Edna will never belong to anyone other than herself. Robert ultimately knows this, I think; knows that his dreams of marriage and a family would only serve to limit and restrict her independence, her growing interests, passions, and desires to explore and experience and break free from oppressive social constraints. He can’t bring himself to dim or deaden her dreams, or to deprive her of the kind of life she she wants, so he leaves. At the height of her self-actualisation, he leaves. He loves her in this moment—infinitely—for who she is, for who she wants to be; but he knows all too well: that by not wanting to be anyone’s anything, she will never be his, either.
Thinking about my teenage self. Thinking about the death of dreams and selfhood in adolescence, wherein women become partly conventional and partly legend; when their sense of reality is sapped and they begin to exist, function, perform — not for themselves but for a growing, persistent awareness of everyone else: when autonomy and freedom is given away and set aside at the very brink of its actualisation and allure.
Most women, without access to resources and education, cannot change their lives, so interwoven with their very existence are the systems that oppress them. All they can do past a certain point is to merely wish, hope, dream for change… Reduced to magical thinking, lamenting on lost opportunities and stolen potential — what once was, what might have been — whilst constantly having to face the reality of what they are; of who they’ve become: “fire, tears, wit, taste, and martyred ambition.”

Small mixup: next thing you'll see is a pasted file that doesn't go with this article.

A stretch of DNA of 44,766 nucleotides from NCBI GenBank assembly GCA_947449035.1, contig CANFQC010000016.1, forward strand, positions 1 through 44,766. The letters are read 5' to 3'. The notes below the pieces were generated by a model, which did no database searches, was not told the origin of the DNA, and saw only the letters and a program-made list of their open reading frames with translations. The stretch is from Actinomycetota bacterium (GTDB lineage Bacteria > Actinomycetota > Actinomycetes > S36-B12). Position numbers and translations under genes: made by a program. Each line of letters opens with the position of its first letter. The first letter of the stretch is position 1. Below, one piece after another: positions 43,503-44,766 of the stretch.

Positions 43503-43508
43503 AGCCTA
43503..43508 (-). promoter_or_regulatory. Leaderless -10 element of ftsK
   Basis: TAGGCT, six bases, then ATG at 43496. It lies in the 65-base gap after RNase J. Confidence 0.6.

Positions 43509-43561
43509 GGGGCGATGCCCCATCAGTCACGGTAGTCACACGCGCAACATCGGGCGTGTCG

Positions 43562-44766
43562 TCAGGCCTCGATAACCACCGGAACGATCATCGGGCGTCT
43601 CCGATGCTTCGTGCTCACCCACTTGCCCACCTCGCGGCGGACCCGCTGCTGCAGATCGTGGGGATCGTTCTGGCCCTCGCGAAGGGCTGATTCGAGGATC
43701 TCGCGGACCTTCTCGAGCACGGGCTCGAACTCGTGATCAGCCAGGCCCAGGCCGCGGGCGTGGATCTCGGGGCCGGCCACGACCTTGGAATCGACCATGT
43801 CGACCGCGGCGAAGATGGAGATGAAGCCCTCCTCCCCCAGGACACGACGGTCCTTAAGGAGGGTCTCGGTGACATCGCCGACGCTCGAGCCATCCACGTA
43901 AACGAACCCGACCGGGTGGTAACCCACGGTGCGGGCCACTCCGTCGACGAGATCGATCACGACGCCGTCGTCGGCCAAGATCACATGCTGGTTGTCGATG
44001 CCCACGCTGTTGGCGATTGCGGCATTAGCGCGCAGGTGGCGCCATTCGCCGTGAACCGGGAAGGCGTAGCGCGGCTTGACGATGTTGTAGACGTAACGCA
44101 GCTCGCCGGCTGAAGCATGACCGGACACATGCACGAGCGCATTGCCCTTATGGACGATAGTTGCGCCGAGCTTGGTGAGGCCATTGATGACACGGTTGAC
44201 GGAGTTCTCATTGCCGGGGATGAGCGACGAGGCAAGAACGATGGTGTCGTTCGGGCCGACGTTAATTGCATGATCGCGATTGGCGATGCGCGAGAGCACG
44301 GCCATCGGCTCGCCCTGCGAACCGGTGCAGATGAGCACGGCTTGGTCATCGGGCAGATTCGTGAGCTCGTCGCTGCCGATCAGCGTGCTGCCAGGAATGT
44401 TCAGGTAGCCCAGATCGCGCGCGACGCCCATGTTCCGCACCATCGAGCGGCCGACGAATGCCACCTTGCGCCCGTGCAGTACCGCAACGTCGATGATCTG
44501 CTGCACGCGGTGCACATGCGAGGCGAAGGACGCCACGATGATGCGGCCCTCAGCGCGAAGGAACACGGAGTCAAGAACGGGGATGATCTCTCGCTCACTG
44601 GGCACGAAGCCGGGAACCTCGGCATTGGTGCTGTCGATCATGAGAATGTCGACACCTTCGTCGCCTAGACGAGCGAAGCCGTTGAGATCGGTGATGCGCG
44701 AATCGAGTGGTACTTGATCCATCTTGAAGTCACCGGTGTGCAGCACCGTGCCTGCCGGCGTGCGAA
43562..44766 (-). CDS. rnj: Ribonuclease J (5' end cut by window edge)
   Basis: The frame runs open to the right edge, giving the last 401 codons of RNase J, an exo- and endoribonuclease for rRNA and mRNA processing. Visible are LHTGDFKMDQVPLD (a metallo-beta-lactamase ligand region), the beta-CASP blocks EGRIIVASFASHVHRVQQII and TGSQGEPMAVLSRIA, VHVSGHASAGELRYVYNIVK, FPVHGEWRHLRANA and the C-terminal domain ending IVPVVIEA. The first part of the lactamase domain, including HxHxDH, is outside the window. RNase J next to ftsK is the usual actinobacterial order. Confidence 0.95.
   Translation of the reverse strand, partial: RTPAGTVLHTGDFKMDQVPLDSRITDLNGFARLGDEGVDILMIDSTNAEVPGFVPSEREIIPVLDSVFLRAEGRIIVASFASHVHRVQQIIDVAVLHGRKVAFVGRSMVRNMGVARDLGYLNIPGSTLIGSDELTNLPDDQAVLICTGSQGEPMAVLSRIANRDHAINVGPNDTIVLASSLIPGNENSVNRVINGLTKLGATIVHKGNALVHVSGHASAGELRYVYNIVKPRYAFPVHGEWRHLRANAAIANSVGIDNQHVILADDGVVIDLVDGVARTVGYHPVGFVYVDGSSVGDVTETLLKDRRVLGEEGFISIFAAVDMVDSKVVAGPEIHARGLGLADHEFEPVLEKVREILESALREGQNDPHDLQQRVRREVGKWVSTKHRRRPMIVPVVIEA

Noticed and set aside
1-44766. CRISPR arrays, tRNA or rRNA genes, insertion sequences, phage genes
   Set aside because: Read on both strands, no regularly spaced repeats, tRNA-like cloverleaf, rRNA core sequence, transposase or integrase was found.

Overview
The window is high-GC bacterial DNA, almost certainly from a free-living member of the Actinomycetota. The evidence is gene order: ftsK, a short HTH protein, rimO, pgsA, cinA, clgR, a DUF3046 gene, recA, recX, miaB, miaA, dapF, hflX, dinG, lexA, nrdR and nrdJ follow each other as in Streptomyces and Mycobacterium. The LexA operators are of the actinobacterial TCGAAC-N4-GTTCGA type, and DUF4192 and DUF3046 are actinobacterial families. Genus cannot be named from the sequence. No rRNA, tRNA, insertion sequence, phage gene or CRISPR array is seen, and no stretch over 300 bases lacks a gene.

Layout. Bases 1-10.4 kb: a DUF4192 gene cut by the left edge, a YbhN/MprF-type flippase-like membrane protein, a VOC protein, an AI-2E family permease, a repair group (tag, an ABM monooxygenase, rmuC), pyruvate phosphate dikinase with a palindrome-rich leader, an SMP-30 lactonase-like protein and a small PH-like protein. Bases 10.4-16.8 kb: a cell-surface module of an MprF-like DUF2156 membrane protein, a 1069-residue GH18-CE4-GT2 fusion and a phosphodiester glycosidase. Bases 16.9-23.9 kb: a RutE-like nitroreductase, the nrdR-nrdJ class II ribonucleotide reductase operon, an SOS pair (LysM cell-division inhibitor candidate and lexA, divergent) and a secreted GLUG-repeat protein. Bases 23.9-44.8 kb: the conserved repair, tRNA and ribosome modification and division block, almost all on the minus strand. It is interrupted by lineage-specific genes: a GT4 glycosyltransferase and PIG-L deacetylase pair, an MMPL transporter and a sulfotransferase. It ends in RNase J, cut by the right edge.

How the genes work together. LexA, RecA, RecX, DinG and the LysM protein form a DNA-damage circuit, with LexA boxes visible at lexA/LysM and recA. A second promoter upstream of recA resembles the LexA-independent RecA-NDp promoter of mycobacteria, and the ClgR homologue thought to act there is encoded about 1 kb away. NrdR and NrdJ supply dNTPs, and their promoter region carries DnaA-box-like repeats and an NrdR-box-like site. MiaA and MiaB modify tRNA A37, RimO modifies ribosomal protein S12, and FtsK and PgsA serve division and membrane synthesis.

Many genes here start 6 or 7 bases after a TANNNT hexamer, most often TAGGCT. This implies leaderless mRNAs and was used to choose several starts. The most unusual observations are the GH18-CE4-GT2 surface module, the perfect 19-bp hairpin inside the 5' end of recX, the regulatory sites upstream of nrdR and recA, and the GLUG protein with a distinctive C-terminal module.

(That last line is from an angry Adrienne Rich poem, ‘Snapshots of a Daughter-in-law’, a tribute to “women whose dreams have been aborted and whose very beings have been thwarted and silenced.”)
Some days I just really miss my grandpa. He was the most humble, gentle, and kindest man I’ve ever known. Being from a working class family in London, when he came to Nottingham to do his PhD he was sneered at for not having come through Oxford or Cambridge. He went on to win a Nobel prize anyway. Despite the brilliance of his mind and the reverence of his peers — travelling around the globe to give speeches and lectures — at home he preferred to keep in the background, only contributing to conversation when he had something important to add, or, when my grandma – matriarchal and catholic and always speaking her mind – had to be told to “put a sock in it, Jean.”